• Sure, I would not make it losses. Some of the examples out there do that but it’s not needed, some of them even tagged it with the same value as the RoCE traffic. The example you have seems fine. On the switch just add it to the second or a 3rd priority group. Now this example catches just about any traffic (UDP/TCP not in SMBDIRECT and DEFAULT), in reality that will be just about anything everything, and gives it the same priority as default, so unless you want to do something different with it ETS wise (by using a different PG) it could be not much use. Your mileage may vary.

  3. Did you mean for this line

    workinghardinit(conf-if-range-fo-0/48-52)#no flowcontrol rx on tx off

    to be

    workinghardinit(conf-if-range-fo-0/48-52)#no flowcontrol rx on tx on

    • default is off off but i this use case we just disable Flow control completely on all ports and uplinks, so not very important what it is set to.

      • I’m new to these switches. I didn’t realize that setting “no” before the “flow control” would disable it entirely and thus make the rx/tx on/off settings irrelevant. So really one could do any of the 4 cominations:

        no flowcontrol rx on tx on
        no flowcontrol rx on tx off
        no flowcontrol rx off tx on
        no flowcontrol rx off tx off

        “no flowcontrol rx on tx on” feels like it conveys the intent more…

  4. I’ve got another one for you. Here is a scenario that concerns me and I was wondering if you would have any insight on it. Let’s say we have two switches; Switch A and Switch B. For simplicity, let’s say we have a LAG between them on a single 40gbe port. Now let’s say we have Server 1 connected to Switch B over a single 10gbe port. We also have Server 2 on Switch B on a 10gbe port and Server 3 on Switch A on a 10gbe port. All three servers are using priority 3. We have other servers connected that will also generate traffic with priority 3, the exact number of servers not being relevant. All ports and the LAG are configured for PFC on priority 3. There is no end to end flow control, pause frames are only sent between adjacent ports. Let’s say Server 2 and Server 3 are passing traffic to each other. This traffic would traverse the LAG. Now let’s say Server 1 suddenly gets bombarded with traffic from a ton of other servers. Server 1 can’t keep up with the traffic so it sends a pause out to Switch B. Switch B receives the pause and stops sending traffic to Server 1. At some point, Server 1 will tell Switch B to send data again and then tell it to pause again and so on. While this is happening, the servers sending data to Server 1 will continue to send traffic and will not be paused as pause frames are only sent between adjacent ports. At some point the buffers on Switch B will start to fill and it will then send pause frames out on the ports of the servers that are generating traffic destined to Server 1. This will also include the LAG. Now if Switch B sends a pause frame to Switch A for priority 3, won’t this interfere with Server 2 and Server 3’s communications? So essentially, the LAG will be paused when Server 1’s 10gbe port gets saturated and can’t keep up. Thus, reducing the 40gbe LAG down closer to 10gbe if one server is overwhelmed and it has traffic that traverses the LAG. Am I off here?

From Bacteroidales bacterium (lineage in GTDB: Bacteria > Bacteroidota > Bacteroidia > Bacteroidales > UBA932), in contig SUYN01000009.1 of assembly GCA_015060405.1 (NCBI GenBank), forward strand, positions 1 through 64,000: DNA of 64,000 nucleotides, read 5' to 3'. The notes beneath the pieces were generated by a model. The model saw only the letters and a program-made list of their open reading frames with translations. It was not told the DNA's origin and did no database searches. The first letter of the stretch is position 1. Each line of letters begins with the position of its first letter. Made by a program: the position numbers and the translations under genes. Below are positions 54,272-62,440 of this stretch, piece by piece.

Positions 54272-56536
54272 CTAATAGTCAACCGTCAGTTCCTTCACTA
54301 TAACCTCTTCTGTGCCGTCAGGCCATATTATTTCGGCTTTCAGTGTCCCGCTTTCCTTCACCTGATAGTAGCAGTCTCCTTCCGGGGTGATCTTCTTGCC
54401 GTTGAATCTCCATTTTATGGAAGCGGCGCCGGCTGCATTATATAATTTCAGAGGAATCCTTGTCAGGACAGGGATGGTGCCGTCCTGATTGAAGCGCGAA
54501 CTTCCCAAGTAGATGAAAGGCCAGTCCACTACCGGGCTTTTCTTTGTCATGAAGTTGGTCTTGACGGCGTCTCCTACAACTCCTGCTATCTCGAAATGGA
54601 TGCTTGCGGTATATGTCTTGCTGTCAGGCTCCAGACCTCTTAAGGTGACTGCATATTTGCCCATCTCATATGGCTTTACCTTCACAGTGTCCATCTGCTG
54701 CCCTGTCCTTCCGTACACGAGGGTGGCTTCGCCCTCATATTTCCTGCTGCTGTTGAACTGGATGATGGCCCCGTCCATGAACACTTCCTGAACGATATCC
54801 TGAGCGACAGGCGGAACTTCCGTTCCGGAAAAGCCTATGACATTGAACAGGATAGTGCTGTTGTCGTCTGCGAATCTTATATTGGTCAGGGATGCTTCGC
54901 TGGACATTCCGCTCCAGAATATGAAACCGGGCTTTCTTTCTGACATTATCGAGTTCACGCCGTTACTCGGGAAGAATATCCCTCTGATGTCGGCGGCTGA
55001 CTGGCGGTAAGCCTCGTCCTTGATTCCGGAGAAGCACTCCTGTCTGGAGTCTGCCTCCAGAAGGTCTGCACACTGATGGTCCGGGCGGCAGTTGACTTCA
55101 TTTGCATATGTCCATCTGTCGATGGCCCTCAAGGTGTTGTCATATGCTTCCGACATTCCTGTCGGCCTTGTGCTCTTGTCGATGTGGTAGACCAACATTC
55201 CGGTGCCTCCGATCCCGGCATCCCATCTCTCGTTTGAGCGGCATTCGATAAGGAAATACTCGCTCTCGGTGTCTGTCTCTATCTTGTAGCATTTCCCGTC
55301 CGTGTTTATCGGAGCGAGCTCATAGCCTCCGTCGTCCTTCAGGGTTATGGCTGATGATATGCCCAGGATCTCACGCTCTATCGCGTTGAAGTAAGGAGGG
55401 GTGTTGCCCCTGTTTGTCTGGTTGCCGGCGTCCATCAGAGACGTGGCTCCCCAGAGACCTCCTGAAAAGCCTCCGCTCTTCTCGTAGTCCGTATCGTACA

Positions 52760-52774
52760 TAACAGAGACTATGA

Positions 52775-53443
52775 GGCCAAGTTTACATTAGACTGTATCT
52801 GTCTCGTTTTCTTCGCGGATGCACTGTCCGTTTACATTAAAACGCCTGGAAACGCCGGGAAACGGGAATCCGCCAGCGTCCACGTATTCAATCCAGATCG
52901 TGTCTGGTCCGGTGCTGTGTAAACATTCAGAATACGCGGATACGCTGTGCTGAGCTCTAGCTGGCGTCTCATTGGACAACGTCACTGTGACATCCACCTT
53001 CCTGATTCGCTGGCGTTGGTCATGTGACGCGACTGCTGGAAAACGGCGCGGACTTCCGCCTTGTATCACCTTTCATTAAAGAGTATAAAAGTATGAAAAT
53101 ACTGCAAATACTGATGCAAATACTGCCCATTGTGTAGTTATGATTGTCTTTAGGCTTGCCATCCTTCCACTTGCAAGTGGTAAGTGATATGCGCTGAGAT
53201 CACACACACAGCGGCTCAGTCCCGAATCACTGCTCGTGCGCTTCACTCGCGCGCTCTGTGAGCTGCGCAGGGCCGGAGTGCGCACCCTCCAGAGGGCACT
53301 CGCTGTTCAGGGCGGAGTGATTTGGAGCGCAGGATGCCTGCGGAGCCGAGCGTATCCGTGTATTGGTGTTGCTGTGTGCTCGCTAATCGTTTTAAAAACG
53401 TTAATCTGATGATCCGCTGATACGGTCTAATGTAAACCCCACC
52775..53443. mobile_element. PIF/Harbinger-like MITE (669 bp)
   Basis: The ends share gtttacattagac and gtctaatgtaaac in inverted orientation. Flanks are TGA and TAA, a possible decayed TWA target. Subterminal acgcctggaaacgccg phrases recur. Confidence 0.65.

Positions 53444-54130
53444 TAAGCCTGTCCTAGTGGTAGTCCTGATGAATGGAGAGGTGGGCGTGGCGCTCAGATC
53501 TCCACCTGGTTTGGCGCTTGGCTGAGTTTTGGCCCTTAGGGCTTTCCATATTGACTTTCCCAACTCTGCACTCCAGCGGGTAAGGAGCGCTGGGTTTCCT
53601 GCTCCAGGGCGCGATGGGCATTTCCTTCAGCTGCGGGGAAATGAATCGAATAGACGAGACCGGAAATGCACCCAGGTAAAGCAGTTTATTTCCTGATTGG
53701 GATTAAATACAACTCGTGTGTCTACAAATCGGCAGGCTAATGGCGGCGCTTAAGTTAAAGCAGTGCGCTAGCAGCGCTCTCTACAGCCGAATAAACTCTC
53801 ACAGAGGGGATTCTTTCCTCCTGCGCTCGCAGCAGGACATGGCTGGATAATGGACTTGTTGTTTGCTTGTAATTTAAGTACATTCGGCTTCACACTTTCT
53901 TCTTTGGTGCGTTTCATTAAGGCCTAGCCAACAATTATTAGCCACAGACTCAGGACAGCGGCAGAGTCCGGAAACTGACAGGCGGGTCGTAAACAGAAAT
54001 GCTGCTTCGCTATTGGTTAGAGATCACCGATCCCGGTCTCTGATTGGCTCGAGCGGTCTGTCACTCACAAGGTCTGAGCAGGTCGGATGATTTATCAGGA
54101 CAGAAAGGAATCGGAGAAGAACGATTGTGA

The reason I’m asking this is because I’m setting up Microsoft Storage Spaces Direct and I’m trying to figure out the best way to setup the network. I’ve got 2 10gbe cards in each server and each card has 2 ports. So 4 total 10gbe ports per server. One port on one card cards to one switch. The other port on the other card goes to the other switch. Same setup for the 2nd card. Now the question is does one setup all four ports on the same subnet? S2D and clustering would use simplified SMB multichannel and this would seem to present the most amount of redundancy… but what would stop traffic from traversing the LAG and potentially slowing down? Or should one setup two separate subnets, one for each switch so traffic stays on the respective switch? I suppose there is also the option of four separate subnets. Thoughts?